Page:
-- possibly make a "sled" that screws to the shroud, to reduce muzzle wobble.

Re: S & W N-frame Project

Posted: Tue Dec 05, 2017 6:42 pm
by mtngun
Update on 357 brass .....

I measured all the fired empties that I had on hand (43). There was a 2.4 grain spread in case capacity. Plugging those case capacities into Quickload provides an estimate of the resulting velocity variation. I assumed a load of 15.6 WC297 pushing my 188 gr. GC.

Smallest Case = 25.5 gr. H2O --> 1481 fps & 38,000 psi
Largest Case = 27.9 gr. H2O --> 1374 fps & 26,000 psi
Average Case = 27.0 gr. H2O --> 1410 fps & 29,000 psi

Expected velocity spread = 107 fps due solely to variation in case capacity! :o :o :o

Table summarizing the results:

Let's say that I decide to use only the R-P cases, which have a 0.9 gr. spread. Then there would be 36 fps variation due solely to case capacity variation. 36 fps is still a lot of variation, but it's better than 107 fps. :lol: :lol: :lol:

Would it help if I sorted cases by weight? Not really. There is a correlation between weight and capacity, but it's a weak correlation.

Mixed brass might not be a big deal in a larger case like 454 Casull, or in a reduced load that does not use all the powder space, but it's not appropriate for full throttle loads in a small case. I'll look into ordering more brass for this project.

Re: S & W N-frame Project

Posted: Thu Dec 07, 2017 10:19 am
by mtngun
Despite freezing temperatures, I filled the water tank just long enough to test a few rounds from the M29-357.

First up, the coated 160 gr. plain base "Loverider," pushed by 17.0 gr. WC297 for perhaps 1533 fps. These reclaimed shots had been quenched after baking. I did not bother to measure their hardness but based on past experience is would have been about 25 BHN.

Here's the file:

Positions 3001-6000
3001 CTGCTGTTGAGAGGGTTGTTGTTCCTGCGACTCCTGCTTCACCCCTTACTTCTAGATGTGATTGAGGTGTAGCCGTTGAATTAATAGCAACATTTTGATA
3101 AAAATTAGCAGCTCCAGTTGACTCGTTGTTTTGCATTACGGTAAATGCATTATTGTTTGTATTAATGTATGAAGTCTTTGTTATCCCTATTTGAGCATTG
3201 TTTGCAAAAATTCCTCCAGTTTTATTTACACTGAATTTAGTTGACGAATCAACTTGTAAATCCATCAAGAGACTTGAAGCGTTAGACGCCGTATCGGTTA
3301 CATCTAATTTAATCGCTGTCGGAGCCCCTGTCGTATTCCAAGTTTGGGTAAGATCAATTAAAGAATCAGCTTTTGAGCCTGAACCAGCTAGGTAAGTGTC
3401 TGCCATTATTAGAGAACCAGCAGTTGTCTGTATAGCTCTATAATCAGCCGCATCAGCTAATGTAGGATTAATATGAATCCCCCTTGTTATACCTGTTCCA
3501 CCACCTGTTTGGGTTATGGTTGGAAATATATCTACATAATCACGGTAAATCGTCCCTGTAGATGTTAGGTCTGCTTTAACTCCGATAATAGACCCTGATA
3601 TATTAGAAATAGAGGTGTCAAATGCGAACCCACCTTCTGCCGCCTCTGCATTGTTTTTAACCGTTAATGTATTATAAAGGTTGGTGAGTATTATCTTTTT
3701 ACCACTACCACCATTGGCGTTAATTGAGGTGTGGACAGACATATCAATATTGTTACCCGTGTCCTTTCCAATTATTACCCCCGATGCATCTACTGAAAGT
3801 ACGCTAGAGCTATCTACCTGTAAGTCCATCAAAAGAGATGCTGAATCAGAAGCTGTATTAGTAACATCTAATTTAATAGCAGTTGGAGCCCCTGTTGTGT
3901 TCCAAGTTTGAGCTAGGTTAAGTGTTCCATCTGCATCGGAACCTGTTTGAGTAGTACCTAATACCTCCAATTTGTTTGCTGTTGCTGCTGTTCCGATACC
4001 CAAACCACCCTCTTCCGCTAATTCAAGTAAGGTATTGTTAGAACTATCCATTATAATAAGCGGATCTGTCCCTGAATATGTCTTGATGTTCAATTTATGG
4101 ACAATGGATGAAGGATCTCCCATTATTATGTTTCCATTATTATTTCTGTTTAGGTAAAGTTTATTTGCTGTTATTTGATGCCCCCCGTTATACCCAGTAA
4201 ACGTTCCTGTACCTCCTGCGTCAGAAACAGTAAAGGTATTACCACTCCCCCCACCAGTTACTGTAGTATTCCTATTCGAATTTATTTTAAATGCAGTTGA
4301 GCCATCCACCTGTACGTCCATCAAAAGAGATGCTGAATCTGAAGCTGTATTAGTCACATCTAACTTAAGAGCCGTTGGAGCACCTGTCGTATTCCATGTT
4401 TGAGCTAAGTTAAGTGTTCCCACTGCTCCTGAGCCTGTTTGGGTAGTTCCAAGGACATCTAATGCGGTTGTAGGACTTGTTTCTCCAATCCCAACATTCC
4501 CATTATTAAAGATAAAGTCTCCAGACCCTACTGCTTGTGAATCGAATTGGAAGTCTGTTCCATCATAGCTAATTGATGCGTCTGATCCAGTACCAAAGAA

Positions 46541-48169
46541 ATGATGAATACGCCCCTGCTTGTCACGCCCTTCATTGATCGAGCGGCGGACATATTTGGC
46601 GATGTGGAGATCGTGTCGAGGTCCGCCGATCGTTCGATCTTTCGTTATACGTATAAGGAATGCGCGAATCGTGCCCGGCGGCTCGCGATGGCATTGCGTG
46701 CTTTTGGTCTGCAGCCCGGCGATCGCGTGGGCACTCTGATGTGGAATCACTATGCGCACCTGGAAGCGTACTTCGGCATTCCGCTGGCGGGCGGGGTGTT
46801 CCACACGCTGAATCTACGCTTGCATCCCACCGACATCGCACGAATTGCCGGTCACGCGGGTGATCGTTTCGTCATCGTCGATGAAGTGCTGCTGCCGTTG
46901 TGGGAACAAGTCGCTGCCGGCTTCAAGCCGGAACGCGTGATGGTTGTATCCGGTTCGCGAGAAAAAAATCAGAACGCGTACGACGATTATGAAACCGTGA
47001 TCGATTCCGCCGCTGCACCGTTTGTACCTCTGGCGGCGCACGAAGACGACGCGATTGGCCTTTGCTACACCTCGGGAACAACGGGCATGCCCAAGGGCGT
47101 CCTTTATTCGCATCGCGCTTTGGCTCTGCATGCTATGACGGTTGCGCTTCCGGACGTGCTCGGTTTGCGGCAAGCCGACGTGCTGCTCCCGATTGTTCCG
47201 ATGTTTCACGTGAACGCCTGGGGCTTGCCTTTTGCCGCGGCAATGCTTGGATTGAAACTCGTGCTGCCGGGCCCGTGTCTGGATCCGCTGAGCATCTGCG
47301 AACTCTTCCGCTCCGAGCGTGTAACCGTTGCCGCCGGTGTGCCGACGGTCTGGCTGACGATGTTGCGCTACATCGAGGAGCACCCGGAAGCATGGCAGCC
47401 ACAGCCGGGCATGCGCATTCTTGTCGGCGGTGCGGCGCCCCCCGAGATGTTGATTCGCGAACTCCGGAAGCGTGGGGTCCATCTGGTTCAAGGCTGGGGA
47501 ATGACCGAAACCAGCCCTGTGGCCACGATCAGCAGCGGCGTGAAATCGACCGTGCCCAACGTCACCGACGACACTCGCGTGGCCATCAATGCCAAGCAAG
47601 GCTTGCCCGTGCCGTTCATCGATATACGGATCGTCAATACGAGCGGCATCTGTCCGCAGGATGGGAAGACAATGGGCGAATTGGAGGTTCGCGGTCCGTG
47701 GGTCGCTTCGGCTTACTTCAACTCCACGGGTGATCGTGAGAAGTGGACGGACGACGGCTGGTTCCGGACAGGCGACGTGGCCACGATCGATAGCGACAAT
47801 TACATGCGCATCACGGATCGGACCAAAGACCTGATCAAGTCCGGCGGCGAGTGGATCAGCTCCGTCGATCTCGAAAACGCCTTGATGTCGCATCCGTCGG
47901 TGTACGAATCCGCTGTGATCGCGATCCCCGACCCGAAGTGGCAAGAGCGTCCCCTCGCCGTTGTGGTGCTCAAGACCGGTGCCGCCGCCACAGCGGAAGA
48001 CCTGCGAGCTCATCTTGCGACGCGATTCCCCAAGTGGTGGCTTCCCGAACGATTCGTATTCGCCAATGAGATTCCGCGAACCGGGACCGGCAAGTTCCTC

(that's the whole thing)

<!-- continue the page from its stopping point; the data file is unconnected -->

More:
The two photos show opposite sides of the same bullet.

At first glance it appeared to be evenly engraved, however if you look closer you see that bore riding band is not engraved at point #1, but is engraved on the opposite side of the bullet at #2. Likewise the front band is engraved less at point #3 than on the opposite side of the bullet at point #4.

Point 5 is also a bore riding band, but it seemed to obturate enough to engrave deeply. It's not practical to measure these itty bitty bands, but visually it does not appear to be groove diameter -- perhaps it is 0.354" - ish?

My lesson from this bullet is that the bullet did not fail, however the gun must have some throat-to-barrel misalignment despite my best attempt to correct that misalignment by offsetting the barrel tenon. In hindsight, perhaps the diameter of the bore riding band #1 & 2 should have been a little larger. The diameter of the bore riding band at point 5 was less critical since it obturated, anyway. Yes, Virginia, BHN 25 does obturate at modest handgun pressures.

Re: S & W N-frame Project

Posted: Thu Dec 07, 2017 10:35 am
by mtngun
The 160 gr. plain base TC bullet that was design for my Ruger Speed Six Snubby. Cast of reclaimed shot and quenched after baking for roughly 25 BHN. 17 gr. WC297 for perhaps 1533 fps. The two photos show opposite sides of the same bullet.

The front band of this bullet had engraved very unevenly in the Ruger, perhaps due to cylinder-to-barrel misalignment, but the engraving appears to be even when fired from the M29-357 (points #1 and #2). If I had only looked at this bullet I might have concluded that the M29-357 has perfect alignment.

There is only minimal skidding at points #1 and #3. I credit this to the hard alloy and to seating the bullet out so that it did not have to jump far.